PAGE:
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Expat Industry – An unsung economic force of India

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Sandesh populwad
Sandesh populwad
Author, student and political enthusiast.

India, with 1.4 billion population faces dual challenge on economic front-low consumer demand and high unemployment among youth. To tackle this problem, Government needs to explore different avenues, apart from conventional approaches that have been tried and tested in past by many countries. High government spending comes with risk of inflation surge and debt problem, As can be seen with United states where inflation and debt has reached a record high. On the other hand, not spending more will result in low demand-low growth cycle. Investors would shy away from investing, and businesses won’t produce more as there is not enough demand. Banks will have to sit with large capital at their disposal, and no one to lend to. This scenario is akin a double-edged sword for India.

Should we increase government spending by giving more freebies and direct benefit transfer and face the wrath of inflation or should we let market pick up pace on its own? The latter has to be taken with a pinch of salt as an artificial economic push, in the form of increased government spending will be needed to gain confidence of investors and make Adam Smith’s invisible hand effective, which will again come up with issue inflation and debt. However, there is a beacon of hope that cut through this dilemma – foreign remittances.

With $87 Billion, India is the largest recipient of remittances in the world in 2021. To give some perspective, IT industry contributed roughly 8% to India’s GDP in 2020, which is around $240 billion (India’s GDP as $3 trillion) and employs 4.5 million people. Agricultural share in India’s GDP is 20% for FYR 2020 which roughly makes around $600 billion (India as $3 trillion economy), but more than 50% of Indian population is still dependent on agricultural sector. According to Ministry of External Affairs report, there are 32 million NRIs (Non-Resident Indians) and PIOs (Persons of Indian Origin) living abroad. So the per capita output from them is far more than other sectors in economy which is getting far more attention of Government.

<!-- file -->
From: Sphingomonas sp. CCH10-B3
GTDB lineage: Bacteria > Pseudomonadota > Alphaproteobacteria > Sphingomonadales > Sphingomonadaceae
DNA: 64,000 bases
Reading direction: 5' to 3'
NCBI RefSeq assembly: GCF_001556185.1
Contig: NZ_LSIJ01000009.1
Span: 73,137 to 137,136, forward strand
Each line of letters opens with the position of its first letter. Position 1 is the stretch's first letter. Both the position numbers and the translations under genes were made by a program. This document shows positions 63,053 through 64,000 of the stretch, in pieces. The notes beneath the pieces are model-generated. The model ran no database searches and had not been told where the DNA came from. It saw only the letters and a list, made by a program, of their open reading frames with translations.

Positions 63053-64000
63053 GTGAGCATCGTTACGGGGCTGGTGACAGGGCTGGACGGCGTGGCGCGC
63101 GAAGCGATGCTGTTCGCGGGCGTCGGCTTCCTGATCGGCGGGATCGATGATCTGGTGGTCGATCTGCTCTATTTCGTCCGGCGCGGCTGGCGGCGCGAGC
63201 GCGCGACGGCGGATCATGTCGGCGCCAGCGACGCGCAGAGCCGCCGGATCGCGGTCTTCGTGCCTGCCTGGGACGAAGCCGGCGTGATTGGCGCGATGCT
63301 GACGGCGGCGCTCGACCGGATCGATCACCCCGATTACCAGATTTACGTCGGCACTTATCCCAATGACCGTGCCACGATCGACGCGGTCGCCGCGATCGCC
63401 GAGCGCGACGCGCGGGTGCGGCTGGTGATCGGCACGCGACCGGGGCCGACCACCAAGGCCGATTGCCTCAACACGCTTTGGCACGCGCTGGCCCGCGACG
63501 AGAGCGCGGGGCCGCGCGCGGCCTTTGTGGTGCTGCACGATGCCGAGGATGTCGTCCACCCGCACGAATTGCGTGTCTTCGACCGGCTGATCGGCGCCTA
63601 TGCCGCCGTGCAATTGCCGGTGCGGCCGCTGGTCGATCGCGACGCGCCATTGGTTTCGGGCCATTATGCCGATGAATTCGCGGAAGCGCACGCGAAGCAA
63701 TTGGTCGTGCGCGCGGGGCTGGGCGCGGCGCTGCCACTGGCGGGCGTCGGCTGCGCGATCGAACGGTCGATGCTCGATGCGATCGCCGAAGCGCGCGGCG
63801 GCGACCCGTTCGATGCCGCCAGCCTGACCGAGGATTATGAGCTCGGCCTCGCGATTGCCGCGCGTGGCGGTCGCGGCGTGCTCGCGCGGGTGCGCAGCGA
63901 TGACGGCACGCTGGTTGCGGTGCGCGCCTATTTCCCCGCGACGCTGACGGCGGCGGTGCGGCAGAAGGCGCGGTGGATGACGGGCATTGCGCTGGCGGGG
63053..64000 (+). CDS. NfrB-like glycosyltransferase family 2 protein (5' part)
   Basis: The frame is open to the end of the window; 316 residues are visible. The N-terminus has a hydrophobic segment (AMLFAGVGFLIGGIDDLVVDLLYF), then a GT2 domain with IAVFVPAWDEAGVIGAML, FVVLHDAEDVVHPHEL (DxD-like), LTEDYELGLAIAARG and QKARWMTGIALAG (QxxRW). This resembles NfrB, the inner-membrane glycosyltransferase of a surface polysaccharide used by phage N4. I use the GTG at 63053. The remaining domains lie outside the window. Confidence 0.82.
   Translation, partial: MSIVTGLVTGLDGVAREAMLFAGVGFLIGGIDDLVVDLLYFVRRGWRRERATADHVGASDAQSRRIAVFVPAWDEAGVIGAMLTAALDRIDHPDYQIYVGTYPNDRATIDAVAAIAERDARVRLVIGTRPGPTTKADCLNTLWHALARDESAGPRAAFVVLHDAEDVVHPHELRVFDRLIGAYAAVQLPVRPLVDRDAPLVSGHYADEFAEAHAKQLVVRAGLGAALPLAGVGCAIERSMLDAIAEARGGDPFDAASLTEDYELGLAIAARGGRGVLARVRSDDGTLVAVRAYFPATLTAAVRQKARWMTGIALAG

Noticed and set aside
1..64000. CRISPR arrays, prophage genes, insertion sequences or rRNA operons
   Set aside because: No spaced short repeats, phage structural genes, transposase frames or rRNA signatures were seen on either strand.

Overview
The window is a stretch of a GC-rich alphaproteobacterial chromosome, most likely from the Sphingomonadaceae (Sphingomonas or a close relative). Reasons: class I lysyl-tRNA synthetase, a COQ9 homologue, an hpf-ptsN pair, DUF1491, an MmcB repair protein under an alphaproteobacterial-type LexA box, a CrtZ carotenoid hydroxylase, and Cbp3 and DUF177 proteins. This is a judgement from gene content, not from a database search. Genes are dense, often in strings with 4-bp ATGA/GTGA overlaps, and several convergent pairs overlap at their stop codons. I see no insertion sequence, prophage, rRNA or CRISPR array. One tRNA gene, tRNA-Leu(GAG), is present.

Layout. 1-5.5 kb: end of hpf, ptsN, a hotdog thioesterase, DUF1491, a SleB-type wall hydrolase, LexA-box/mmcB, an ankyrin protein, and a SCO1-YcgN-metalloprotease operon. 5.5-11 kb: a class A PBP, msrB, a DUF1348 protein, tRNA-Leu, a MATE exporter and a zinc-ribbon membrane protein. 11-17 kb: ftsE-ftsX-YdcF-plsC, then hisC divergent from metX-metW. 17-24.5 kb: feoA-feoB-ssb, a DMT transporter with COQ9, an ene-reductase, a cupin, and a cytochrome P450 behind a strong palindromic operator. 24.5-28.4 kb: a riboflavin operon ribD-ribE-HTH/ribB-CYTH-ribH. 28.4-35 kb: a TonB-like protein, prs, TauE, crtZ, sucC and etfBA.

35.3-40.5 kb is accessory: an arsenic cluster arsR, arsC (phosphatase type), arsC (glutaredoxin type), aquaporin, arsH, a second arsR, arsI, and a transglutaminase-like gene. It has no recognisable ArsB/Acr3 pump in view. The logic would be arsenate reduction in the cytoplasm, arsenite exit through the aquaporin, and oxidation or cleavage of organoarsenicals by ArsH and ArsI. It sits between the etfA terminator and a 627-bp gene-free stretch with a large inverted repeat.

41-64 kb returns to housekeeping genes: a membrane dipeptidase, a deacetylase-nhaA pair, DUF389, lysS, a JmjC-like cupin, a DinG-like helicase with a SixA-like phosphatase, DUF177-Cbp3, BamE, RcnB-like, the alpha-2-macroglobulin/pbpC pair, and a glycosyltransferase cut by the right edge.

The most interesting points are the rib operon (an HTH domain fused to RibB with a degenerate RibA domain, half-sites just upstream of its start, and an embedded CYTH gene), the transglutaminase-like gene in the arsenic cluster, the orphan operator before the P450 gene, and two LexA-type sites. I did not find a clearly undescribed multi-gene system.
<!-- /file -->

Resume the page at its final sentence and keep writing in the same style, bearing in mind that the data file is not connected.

The expatriate community of India is spread over different parts of the world, from United States to Middle east to Canada to UK to Australia. These expats send money to their family members, who spends it here in India that drives consumer demand to a certain extent. Indian government, apart from focusing on Make in India initiative and Atmanirbhar policies, should focus on sending more skilled labor abroad. Although, it would be considered as brain drain by few, but with huge young population, it would be more like taking away a bucket of water from ocean.  

Apart from this, Modi government should work to end the mental roadblock our society collectively holds about hierarchy in jobs. Some jobs hold more social status than others, but no job is inferior. India needs to instill it in our collective mindset before we go ahead in our endeavor to be a superpower. Ensuring access to employability skills to rural and semi urban youth of India and less hoops to jump through for the technical support to go abroad should be a priority. Some states, like Kerala and Punjab, have beginners’ advantage as many people from Kerala move to gulf countries to do a blue collar job mostly, while people from Punjab move to Canada to either study or work, while some move to settle permanently. Indians move to America and European countries to do both white as well as blue collar jobs. India, with its second largest English speaking population in the world, has an edge over other countries.

The expat community also help increase soft power of India. Japan has used anime to increase its soft power globally. US uses its entertainment industry to establish cultural hegemony over the world. China uses its pandas to help improve diplomatic ties. Its famously called as “Panda Diplomacy”. Different countries use different resources to project their soft power. India can use her people for the same.

India has, for long, focused on exporting goods and services to other countries in order to increase its GDP, but too many bottlenecks have hampered that prospect. Signing Free Trade Agreements comes with its own merits and demerits, which makes it harder for India to increase exports. So, instead of focusing on complicated and multivariate solutions for Indian economy, Modi government should keep it simple and focus on sending more people abroad. As the law of Parsimony goes, the correct explanation is usually the simplest one.

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Sandesh populwad
Sandesh populwad
Author, student and political enthusiast.
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